Every business manager would like to see increased profits and increased productivity, and specialist research is unequivocal about the fact that travel incentives act to motivate employees to go above and beyond.
So, you may ask, what’s so special about travel? The answer is diverse, but the essential feature is that it has both a “trophy value” and is a highly sought after reward. Whereas I will discuss some of the key ingredients that go to create a successful programme, it should be noted from the very beginning that a good travel incentive is all about the extraordinary; it’s that fine dining experience in a private Tuscan Villa, it’s enjoying a day racing Ferraris in Monaco, it’s about taking people to off-the-beaten-path destinations and giving them a lifetime of memories.
The research is in
The Incentive Research Foundation defines travel incentives as a “motivational tool to enhance productivity or achieve other business objectives. Participants qualify for the travel award based on achieving the level of performance required by the programme” (2006).
The influence of increased employee motivation can only be ignored at your own peril: A recent Society of Incentive & Travel Executives (SITE) Foundation study found that travel incentive programmes can better output performance by up to 22% and that 4 out of 5 employees prefer travel rewards to cash incentives (this is primarily because cash lacks that all-important trophy value).
Moreover, SITE research found that if you manage to motivate 60% of your workforce to increase productivity by only 5%, the overall increase will amount to 70%. These figures are not to be overlooked!
A ‘How to’ guide
OK, travel incentives irrefutably work, but how does one design, implement and execute a well-run and desirable programme? As with any incentive programme, the first step is to identify areas of your business that are either ripe for improvement or areas that you, as a manager, would like to see improve.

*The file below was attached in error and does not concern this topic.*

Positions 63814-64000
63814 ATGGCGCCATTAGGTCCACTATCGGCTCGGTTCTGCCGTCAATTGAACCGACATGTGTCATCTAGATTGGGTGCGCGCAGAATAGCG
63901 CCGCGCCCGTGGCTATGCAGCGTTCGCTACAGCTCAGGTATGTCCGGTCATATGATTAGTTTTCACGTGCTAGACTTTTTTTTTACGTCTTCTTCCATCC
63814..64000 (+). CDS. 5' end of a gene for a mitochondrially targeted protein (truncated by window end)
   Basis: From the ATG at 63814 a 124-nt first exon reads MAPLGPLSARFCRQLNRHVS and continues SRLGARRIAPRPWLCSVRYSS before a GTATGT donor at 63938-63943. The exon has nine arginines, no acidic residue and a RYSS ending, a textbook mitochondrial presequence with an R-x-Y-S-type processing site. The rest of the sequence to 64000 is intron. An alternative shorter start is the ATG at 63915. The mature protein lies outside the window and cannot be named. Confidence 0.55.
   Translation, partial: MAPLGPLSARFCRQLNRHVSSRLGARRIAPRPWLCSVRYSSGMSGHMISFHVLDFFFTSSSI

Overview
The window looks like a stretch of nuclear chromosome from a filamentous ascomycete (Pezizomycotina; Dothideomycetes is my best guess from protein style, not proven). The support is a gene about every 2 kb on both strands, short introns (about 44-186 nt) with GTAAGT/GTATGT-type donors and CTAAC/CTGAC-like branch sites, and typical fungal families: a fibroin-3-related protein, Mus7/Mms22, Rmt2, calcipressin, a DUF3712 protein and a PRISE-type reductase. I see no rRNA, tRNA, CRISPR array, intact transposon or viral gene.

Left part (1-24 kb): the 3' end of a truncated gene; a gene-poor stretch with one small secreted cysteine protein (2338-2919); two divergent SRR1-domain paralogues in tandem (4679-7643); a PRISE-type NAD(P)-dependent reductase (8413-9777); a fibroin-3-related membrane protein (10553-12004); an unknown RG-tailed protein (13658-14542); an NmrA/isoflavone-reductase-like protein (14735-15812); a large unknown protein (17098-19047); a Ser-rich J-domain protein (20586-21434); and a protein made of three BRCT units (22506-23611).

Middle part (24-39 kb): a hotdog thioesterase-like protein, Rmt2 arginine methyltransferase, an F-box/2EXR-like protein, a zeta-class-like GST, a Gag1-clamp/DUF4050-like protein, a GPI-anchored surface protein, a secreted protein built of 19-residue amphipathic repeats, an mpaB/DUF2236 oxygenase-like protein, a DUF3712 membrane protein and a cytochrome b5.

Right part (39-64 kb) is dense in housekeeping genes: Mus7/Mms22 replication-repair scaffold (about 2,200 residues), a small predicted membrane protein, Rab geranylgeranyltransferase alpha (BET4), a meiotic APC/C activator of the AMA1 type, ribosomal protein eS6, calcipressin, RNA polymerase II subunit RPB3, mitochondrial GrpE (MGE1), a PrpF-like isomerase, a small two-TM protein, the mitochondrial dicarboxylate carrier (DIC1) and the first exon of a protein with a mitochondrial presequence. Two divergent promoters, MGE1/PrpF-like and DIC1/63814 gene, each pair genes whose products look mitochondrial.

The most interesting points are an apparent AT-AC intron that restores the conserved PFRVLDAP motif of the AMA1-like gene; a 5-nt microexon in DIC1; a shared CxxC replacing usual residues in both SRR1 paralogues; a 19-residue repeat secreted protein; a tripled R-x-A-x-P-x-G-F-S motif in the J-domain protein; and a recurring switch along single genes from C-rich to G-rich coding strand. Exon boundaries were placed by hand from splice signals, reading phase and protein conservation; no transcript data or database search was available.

Step number two is to design the programme well, ensuring that objectives are measurable and realistic. Number three is running the programme efficiently and communicating objectives and progress to your employees in a clear and regular manner. Step four is perhaps the most exciting: planning, creatively, a trip of a lifetime!
Huw Tuckett, a veteran with over 15 years’ experience and COO of Uwin Iwin International, points out that there are 5 essential elements that are always to be borne in mind when planning a travel incentive:
- The destination should be exciting and original: this is to say that novel experiences are of vital importance, and that reward recipients should be whisked away to a destination that they would normally not visit on their own.
- The best for the best! Accommodation, meals and experiences should be of a high standard, conveying to the award recipients that their input is highly valued and that their hard work is paying off.• Personalisation is key: the travel reward is a personal thank-you for excellent work, so personal recognition is a must.
- As travel experiences can continue to motivate beyond the reward, the trip should be unforgettable and highly enjoyable. The post-trip word of mouth advertising will also go a long way to motivate other employees to enter into the fray.• The bottom line must validate the travel reward: simply put, the reward must make sense as a business decision, but, at the same time, its budget should not be too constrained otherwise the trip, as an incentive, will lose its efficacy.